The FTSE 5 Monthly Income Plan from Meteor (Commerzbank acting as counterparty) offers a fixed income that is paid to you regardless of the performance of the stock market, the current version offering 7.50% annual income, paid as 0.625% each month. This high level of income is in exchange for a higher level of risk as the return of your initial capital is dependent on the performance of five FTSE 100 shares rather the Index as a whole. Should the value of the lowest performing share at the end of the five year term be less than 50% of its value at the start of the plan, your initial capital will be reduced by 1% for each 1% fall, so you could lose some or all of your initial investment.
Fair Investment view: “The fixed income on offer equates to a total return of 37.5% over the term of the investment and has been particularly popular with our ISA investors since if held within an ISA, there is no tax to pay on the income. The plan might also appeal to investors looking for a high level of fixed and regular income however, the fact that the return of your initial capital is based on the performance of five shares rather than the Index as a whole does make this a higher risk investment.”
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With the top paying savings accounts and cash ISAs struggling to offer attractive returns, peer-to-peer lending accounts are becoming increasingly popular with savers fed up with low interest rates. Peer-to-peer lending sites can offer an alternative to traditional banking and can have the potential to achieve a better rate of interest. Investing your savings in a peer to peer lending scheme can offer better returns than more conventional forms of savings however there are risks, such as your funds not being covered by the Financial Services Compensation Scheme (FSCS).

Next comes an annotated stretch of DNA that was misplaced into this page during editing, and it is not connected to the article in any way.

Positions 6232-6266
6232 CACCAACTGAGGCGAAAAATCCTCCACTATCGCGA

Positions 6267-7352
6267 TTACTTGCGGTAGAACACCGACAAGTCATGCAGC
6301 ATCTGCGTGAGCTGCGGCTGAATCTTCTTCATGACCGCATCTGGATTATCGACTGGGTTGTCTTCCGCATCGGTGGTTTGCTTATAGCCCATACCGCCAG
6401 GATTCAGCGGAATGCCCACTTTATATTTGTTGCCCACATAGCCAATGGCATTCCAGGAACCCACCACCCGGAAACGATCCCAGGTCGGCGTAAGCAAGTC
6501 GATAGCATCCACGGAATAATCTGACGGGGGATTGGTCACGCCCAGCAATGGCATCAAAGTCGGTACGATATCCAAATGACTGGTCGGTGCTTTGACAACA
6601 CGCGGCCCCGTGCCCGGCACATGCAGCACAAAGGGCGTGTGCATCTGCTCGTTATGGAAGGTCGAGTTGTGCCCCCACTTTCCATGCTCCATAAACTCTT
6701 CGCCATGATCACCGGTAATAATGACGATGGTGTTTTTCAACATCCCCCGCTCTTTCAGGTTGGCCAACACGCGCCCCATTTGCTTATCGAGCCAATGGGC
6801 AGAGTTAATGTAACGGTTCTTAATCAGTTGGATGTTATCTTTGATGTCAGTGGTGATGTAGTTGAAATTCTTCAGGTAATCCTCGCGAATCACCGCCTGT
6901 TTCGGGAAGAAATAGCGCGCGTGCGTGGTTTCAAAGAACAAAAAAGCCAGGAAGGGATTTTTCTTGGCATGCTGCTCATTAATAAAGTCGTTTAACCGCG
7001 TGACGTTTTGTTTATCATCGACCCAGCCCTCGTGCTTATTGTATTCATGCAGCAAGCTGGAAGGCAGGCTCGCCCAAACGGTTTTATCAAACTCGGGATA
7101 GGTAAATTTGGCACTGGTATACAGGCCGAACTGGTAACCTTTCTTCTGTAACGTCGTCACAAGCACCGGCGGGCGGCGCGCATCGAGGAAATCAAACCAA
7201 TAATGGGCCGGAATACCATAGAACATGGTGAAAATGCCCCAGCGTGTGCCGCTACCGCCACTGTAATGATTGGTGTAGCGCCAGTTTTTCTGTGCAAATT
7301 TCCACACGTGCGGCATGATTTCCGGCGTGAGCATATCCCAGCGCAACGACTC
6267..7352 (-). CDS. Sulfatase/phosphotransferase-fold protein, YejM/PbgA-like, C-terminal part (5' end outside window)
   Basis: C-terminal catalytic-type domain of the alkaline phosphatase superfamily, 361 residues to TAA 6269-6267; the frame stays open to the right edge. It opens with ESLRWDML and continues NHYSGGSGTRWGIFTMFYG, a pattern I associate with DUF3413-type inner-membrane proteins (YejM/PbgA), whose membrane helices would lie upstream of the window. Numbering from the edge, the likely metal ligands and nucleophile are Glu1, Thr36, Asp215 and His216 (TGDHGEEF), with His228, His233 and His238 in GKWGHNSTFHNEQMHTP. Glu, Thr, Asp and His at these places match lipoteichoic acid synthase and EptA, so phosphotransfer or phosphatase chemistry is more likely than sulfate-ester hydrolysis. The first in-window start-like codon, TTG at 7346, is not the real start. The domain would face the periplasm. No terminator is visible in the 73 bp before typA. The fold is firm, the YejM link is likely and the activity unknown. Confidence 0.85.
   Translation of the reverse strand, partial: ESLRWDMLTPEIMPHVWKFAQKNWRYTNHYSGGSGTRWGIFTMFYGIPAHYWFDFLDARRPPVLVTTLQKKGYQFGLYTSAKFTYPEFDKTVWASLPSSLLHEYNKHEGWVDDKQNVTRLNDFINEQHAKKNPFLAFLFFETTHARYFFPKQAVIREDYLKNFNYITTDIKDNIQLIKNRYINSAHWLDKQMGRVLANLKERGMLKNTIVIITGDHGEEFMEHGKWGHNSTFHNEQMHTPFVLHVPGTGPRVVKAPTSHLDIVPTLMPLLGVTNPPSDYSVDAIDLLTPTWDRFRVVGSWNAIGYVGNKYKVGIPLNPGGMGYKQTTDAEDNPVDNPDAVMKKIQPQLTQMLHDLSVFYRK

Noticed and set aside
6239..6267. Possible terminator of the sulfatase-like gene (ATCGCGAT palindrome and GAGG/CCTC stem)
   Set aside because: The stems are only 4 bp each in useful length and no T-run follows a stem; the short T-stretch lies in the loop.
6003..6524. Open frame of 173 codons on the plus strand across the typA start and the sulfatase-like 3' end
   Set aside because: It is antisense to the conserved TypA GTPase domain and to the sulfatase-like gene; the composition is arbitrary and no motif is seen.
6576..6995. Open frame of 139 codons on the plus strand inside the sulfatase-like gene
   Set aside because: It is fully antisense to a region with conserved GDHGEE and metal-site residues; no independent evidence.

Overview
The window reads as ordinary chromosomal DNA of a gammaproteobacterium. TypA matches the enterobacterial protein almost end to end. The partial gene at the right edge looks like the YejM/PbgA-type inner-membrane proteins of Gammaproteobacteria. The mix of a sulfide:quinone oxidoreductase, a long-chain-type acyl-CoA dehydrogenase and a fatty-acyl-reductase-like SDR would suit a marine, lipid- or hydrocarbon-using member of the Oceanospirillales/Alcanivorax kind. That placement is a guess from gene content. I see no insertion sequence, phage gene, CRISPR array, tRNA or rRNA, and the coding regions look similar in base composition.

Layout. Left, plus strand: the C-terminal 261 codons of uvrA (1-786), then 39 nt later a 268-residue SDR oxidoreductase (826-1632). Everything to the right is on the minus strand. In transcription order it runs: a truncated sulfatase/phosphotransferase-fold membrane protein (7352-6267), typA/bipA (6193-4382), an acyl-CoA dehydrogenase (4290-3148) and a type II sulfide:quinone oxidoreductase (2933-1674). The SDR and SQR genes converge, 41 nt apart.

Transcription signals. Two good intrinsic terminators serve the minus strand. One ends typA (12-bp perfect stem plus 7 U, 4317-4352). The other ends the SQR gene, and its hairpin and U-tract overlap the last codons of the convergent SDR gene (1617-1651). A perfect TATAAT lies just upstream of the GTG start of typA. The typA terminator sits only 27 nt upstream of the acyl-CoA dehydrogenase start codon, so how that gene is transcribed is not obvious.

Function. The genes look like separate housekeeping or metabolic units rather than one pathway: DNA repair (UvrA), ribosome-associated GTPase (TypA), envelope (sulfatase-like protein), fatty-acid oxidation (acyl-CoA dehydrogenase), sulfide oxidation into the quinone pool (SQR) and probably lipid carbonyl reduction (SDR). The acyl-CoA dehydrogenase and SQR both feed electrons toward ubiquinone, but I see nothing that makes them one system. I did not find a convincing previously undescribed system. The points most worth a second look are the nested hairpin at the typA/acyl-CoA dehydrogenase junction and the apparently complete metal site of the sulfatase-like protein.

What is peer to peer lending?
In simple terms, peer to peer lenders match people who want to earn interest on their savings with people who want to borrow money. The advantage of this arrangements is that both savers and borrowers can benefit from interest rates that are better than those found on the high street, whether from conventional savings accounts or from bank loans.
How does peer to peer lending work?
Investors can register with a peer to peer lender, and will usually be offered the choice of how long to commit their money for – for example, some peer to per lenders offer different interest rates in return for locking your cash away for one, two or five years. Your money is then matched with people who want a loan for the same time period.